Published to coincide with the centenary of the first expeditions
to reach the South Pole, An Empire of Ice presents a fascinating
new take on Antarctic exploration. Retold with added information,
it's the first book to place the famed voyages of Norwegian
explorer Roald Amundsen, his British rivals Robert Scott and Ernest
Shackleton, and others in a larger scientific, social, and
geopolitical context. Efficient, well prepared, and focused solely
on the goal of getting to his destination and back, Amundsen has
earned his place in history as the first to reach the South Pole.
Scott, meanwhile, has been reduced in the public mind to a dashing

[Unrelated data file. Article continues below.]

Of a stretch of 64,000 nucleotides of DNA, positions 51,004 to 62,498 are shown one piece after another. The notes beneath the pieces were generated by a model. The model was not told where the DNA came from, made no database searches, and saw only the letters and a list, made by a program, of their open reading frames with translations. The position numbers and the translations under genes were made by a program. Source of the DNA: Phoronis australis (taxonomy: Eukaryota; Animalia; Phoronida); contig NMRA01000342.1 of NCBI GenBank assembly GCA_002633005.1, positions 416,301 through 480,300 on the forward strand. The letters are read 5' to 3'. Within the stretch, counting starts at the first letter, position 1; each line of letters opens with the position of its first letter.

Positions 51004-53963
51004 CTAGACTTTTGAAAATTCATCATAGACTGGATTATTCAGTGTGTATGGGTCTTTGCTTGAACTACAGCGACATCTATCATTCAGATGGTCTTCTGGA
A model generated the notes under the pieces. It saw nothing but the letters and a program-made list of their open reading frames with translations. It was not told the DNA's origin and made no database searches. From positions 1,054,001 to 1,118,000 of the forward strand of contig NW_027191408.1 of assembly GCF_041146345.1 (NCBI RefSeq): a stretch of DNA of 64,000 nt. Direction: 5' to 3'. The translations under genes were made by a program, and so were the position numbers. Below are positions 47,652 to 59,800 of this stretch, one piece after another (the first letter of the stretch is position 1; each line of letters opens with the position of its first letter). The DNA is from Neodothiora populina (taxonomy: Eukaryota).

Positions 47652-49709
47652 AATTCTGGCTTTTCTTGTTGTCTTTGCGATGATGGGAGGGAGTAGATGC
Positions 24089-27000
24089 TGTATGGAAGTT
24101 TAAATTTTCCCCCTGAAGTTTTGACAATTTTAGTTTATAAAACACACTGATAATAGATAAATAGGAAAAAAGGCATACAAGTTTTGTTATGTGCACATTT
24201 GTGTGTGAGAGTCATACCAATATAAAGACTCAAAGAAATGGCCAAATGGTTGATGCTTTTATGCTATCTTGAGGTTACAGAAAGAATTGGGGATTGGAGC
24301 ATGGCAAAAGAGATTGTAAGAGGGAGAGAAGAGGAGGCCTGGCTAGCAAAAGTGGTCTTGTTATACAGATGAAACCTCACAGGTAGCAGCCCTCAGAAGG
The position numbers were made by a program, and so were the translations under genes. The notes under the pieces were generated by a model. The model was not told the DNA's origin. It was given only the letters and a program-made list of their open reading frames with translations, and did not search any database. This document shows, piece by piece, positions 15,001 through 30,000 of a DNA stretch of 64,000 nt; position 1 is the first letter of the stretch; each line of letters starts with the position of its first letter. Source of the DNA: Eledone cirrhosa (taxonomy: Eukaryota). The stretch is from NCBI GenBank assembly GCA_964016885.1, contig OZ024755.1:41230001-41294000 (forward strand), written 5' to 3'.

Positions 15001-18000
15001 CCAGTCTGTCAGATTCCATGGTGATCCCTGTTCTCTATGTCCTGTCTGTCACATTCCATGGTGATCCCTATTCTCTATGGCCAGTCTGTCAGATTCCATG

incompetent who stands for little more than relentless perseverance
in the face of inevitable defeat. An Empire of Ice offers a new
perspective on the Antarctic expeditions of the early twentieth
century by looking at the British efforts for what they actually
were: massive scientific enterprises in which reaching the South
Pole was but a spectacular sideshow. By focusing on the larger
purpose, Edward Larson deepens our appreciation of the explorers'
achievements, shares little-known stories, and shows what the
Heroic Age of Antarctic discovery was really about.